Chapter 16: Eyeballing Performance: Qualitative Analysis 285

Serving as a Movement Analyst 286

Evaluating the Performance 287

Identifying the goal of the movement 287

Specifying the mechanical objective 289

Determining whether the goal has been reached 290

Troubleshooting the Performance 293

Constraints on performance 293

Technique errors 294

Pitching by the phases 298

Intervening to Improve the Performance 302

Adapting the constraints on throwing performance 302

Refining technique 303

Chapter 17: Putting a Number on Performance: Quantitative Analysis 305

Converting Continuous Data to Numbers 305

Measuring Kinematics: Motion-Capture Systems 306

Collecting kinematic data 307

Processing kinematic data 308

Measuring Kinetics: Force Platform Systems 310

Collecting kinetic data 310

Processing kinetic data 312

Recording Muscle Activity: Electromyography 313

Collecting the electromyogram 314

Processing the electromyogram 315

Chapter 18: Furthering Biomechanics: Research Applications 319

Exercising in Space 319

Repairing the Anterior Cruciate Ligament 320

Running Like Our Ancestors 322

Protecting Our Beans: Helmet Design 324

Balancing on Two Legs: Harder Than You Think 326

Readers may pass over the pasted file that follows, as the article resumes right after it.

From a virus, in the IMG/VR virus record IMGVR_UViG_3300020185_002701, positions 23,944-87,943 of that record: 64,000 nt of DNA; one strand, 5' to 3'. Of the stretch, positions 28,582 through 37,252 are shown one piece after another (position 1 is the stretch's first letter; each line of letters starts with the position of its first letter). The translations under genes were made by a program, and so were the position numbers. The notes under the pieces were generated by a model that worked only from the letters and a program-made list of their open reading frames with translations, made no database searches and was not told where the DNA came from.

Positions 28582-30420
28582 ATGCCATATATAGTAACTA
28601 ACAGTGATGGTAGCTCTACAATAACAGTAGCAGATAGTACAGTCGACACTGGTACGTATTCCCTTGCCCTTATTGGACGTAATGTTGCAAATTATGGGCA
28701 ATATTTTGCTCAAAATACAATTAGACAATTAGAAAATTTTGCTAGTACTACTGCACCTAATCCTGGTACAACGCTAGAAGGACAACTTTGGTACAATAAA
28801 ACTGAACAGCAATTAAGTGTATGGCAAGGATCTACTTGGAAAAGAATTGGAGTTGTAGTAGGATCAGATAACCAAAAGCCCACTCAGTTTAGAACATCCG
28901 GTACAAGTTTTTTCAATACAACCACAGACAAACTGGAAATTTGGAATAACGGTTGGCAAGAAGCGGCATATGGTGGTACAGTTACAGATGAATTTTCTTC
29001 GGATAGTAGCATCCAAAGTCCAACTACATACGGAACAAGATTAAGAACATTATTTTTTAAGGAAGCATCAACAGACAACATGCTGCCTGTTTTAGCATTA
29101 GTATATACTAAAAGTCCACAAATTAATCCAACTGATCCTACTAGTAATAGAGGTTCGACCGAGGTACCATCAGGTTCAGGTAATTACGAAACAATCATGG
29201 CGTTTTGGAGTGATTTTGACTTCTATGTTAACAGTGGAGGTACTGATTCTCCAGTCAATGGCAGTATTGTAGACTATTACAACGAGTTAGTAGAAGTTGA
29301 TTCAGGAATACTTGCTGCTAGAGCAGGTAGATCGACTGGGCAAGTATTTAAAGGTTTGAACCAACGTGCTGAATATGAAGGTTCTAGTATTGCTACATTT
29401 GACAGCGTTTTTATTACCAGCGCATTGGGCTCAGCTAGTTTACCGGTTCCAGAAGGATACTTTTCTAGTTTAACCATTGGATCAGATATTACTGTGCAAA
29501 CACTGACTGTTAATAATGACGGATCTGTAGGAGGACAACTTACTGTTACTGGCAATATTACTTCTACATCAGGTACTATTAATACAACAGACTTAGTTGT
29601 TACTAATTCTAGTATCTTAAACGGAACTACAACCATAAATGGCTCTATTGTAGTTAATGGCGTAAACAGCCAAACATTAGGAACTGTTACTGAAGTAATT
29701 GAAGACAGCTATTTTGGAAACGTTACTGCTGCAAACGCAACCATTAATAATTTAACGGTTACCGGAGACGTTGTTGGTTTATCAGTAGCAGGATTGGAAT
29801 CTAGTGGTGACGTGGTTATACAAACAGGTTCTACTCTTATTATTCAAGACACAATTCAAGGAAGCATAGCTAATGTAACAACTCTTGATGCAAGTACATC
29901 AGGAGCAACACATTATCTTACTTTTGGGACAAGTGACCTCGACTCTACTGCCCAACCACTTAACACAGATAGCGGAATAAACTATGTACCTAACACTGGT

Chapter 19: Investigating Forensic Biomechanics: How Did It Happen? 329

Collecting Information for a Forensic Biomechanics Analysis 330

Witness accounts 330

Police incident investigation reports 331

Medical records 331

Determining the Mechanism of Injury 332

Evaluating Different Scenarios 335

Ending up on the far side of the road 335

Landing in water with a broken jaw 336

Part VI: The Parts of Tens 339

Chapter 20: Ten Online Resources for Biomechanics 341

The Exploratorium 341

The Physics Classroom 341

Coaches Info 342

Textbook-Related Websites 343

Topend Sports 343

Dr. Mike Marshall's Pitching Coach Services 343

Waterloo's Dr. Spine, Stuart McGill 344

Skeletal Bio Lab 345

Biomch-L 345

American Society of Biomechanics 346

Chapter 21: Ten Things You May Not Know about Biomechanics 347

Looking at How Biomechanics Got Its Start 347

Adding Realism to Entertainment 348

Developing Safer Motor Vehicles 348

Improving the On-Shelf Quality of Fruits and Vegetables 349

Fitting Footwear to the Activity 350

Banning Biomechanically Improved Sport Techniques 351

Re-Creating Dinosaurs 352

Designing Universally and Ergonomically 352

Giving a Hand to Prosthetics Design 353

Losing Weight to Help Your Joints 354

Chapter 22: Ten Ways to Succeed in Your Biomechanics Course 355

Go to Class and Ask Questions 355

Read the Textbook 356

Do the Problems and Review Questions at the End of the Chapter 357

Create Flashcards 357

Go to Office Hours 358

Form a Study Group with Classmates 358

Accept and Apply Newton as the Foundation of Movement Analysis 359

Talk Fluent Biomechanics with Your Classmates 359

Volunteer for Research Projects 360

Attend a Biomechanics Conference 361

Index 363

Additional information

Biomechanics For Dummies by Steve McCaw
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John Wiley & Sons Inc